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Thoughts on CES


I just returned from my first trip to the Consumer Electronics show and thought I’d share some thoughts. This is an event that I’ve wanted to attend for years. My first trip was really sort of a shock, awe, and letdown campaign.

Shock – The sheer scope of this thing is incredible. You can’t escape it. Whether its the shuttle bus stops in front of every hotel, the presence of advertising absolutely everywhere, or the size and number of exhibit halls, it is a mammoth undertaking. I’ve been to two GOP conventions, the Iowa straw poll, two cable industry shows, and countless political conferences. Added together, I don’t think they equal the number of people in Vegas for CES. Someone told me (but I have not verified) that between 150,000 and 250,000 people descend on Vegas for the show. The GOP conventions were quoted as 15,000 delegates and 30,000 press for a total of 45,000. Cable’s big show draws around 15,000. They all seemed packed. This was insane.

Awe – The show has the latest and greatest gadgets. I’ve written about a bunch of them on CableTechTalk. You can read those posts here, here, here, here, here and here. My personal favorites had to be the MyVu personal video eyewear, the 3DV camera for gaming, the AnyPlay portable set-top box, DVD and DVR combo, and the Sonos home audio streaming system. If you’re a gadget freak, this is the show for you.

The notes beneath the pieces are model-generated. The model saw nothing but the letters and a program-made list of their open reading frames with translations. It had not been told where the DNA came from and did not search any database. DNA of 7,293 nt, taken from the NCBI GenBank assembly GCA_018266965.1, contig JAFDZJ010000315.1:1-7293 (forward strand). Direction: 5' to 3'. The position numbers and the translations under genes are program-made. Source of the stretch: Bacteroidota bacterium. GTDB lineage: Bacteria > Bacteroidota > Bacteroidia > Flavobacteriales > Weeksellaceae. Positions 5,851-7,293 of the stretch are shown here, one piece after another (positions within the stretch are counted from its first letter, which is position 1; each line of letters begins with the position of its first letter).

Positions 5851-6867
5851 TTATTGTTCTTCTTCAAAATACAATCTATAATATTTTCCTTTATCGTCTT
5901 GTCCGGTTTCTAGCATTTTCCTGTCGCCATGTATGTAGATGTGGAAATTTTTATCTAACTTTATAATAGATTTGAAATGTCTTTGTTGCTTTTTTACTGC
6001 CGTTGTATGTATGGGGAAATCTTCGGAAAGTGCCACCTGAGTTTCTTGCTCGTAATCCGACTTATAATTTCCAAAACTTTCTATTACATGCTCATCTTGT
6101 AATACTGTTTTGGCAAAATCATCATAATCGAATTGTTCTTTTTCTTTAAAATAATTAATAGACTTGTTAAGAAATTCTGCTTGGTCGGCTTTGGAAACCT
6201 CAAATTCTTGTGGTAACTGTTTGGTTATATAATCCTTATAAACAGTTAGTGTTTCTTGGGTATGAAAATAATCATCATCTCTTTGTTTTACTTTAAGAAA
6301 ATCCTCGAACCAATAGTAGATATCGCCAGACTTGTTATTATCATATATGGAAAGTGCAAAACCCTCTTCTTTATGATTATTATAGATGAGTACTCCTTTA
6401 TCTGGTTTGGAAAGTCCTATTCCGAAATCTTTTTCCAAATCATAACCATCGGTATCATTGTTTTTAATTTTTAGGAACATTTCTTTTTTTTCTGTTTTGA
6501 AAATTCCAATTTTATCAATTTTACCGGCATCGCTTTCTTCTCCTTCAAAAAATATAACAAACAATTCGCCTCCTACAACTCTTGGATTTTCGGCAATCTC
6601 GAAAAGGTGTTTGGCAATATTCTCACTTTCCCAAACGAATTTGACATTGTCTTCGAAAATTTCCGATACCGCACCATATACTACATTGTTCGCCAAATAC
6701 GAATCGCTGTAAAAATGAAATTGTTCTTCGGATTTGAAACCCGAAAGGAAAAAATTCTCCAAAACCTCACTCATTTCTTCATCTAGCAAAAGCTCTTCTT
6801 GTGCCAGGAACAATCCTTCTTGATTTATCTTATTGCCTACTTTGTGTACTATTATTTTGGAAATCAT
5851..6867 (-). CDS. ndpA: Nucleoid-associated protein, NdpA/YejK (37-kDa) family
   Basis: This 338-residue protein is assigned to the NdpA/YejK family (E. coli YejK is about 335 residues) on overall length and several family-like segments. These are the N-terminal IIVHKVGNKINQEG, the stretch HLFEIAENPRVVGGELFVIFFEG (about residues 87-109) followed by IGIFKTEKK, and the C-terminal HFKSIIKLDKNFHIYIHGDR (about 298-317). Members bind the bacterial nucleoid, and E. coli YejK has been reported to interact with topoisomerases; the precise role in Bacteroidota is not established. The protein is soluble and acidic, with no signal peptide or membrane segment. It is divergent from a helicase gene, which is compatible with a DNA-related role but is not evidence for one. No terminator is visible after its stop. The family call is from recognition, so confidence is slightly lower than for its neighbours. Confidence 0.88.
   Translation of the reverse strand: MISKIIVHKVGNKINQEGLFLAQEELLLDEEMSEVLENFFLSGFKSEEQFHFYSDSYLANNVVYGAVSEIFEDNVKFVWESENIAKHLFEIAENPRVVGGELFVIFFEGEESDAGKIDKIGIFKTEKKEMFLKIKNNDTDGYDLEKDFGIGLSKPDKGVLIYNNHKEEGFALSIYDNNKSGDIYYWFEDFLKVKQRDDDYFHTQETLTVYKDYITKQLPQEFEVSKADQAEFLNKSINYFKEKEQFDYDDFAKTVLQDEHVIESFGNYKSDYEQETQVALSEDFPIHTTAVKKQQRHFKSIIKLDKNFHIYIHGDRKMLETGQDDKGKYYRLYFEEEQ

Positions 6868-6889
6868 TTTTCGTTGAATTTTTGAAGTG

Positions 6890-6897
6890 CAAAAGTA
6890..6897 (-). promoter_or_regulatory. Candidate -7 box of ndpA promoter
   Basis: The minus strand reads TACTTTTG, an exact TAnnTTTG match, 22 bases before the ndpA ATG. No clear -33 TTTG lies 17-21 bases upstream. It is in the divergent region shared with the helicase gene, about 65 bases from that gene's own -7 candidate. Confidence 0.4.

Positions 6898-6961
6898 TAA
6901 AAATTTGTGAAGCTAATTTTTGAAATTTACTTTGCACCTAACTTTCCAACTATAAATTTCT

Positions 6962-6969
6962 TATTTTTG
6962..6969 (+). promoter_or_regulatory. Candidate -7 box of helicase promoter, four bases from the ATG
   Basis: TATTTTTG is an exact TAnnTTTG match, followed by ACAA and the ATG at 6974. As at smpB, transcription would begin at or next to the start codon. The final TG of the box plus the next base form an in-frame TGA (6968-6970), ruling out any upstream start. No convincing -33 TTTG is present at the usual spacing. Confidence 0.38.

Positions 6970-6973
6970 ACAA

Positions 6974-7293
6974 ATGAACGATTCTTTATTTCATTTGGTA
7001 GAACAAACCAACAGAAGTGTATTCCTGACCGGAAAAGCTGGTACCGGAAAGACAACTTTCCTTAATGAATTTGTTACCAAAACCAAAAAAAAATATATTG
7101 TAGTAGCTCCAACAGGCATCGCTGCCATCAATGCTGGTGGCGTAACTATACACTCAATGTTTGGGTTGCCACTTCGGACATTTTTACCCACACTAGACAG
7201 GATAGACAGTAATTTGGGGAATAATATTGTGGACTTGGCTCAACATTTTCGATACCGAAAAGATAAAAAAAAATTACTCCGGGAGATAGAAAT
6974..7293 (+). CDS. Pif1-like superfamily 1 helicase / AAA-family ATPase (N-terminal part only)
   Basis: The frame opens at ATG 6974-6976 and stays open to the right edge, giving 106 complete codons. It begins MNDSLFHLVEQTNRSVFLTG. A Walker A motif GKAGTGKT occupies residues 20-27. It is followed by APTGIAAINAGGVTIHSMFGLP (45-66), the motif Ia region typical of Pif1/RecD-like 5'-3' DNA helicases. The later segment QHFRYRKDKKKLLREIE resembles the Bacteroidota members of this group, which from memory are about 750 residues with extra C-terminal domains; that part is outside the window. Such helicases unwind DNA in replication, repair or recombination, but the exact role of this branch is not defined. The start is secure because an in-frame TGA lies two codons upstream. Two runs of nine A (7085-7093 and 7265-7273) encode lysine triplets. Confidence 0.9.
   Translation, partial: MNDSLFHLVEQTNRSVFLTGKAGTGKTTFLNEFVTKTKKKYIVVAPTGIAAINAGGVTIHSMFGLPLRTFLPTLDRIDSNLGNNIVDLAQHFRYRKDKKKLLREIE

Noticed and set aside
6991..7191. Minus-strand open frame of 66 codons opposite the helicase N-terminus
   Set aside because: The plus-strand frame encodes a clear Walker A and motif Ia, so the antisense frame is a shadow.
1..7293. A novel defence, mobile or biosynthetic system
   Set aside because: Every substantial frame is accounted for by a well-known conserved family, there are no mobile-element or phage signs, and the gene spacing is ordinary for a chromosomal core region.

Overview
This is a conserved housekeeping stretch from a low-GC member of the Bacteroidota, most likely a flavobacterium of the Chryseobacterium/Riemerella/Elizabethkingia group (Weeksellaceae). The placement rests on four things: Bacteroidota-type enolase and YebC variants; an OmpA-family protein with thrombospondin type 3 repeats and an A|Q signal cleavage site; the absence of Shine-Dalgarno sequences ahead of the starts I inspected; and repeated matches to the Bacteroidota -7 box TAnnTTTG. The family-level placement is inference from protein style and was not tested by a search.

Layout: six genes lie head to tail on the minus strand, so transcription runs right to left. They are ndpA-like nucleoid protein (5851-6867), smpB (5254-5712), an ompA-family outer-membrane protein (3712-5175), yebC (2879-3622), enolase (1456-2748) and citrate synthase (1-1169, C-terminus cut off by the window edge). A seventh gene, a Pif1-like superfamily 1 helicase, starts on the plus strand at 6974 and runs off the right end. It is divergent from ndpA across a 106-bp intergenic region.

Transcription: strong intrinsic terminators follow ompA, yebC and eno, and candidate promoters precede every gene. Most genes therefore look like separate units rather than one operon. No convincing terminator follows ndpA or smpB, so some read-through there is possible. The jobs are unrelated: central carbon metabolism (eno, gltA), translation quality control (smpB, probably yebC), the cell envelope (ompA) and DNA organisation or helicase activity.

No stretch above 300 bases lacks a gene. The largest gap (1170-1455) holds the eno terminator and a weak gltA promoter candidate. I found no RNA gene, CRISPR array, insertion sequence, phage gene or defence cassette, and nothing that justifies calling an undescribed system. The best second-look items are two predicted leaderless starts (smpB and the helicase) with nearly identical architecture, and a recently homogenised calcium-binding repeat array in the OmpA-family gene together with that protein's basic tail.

Letdown – The bad news about the show, and what nobody tells you, is how much garbage you have to sift through to get to the gems. For every one cool gadget, there are two places hawking batteries, three places pimping cases for every portable device and four places pushing iPod docks. If I never see another dog shaped, cat shaped, pig shaped, of giraffe shaped iPod dock again, it will be too soon.

The thing nobody tells you is how surreal the whole experience is. I’ve always known that the porn industry schedules its big show (The AVN Adult Entertainment Expo) at the same time. What they don’t tell you is that between porn stars, booth babes, and overweight geeky men, it’s very hard to tell who is there for what. It’s like a giant sea of guys who are absolutely geeked out – only you don’t know if they’re hot for the star of Debbie Does Everything or the latest duck shaped iPod dock.

The other thing to keep in mind is this is a trade show. Like any trade show, it wears thin after the first 36-48 hours – but it lasts four days. Even with four days, there is almost no way you can see everything on the show floor AND go to any of the panel discussions. I could have spent a lot more time doing either, but would have been completely unable to do both.

Would I do it all again if I had the chance? Probably. Would I try to blog it? If I was there for that reason, yes. But otherwise, absolutely not. Trying to squeeze in three to five posts a day on top of the panels and floor was a bit much. It can be done, but you need to get up early, stay up late, and do little else.

In all, it was a fun trip, but I wouldn’t want to do something like it more than once a year.



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Written by Michael Turk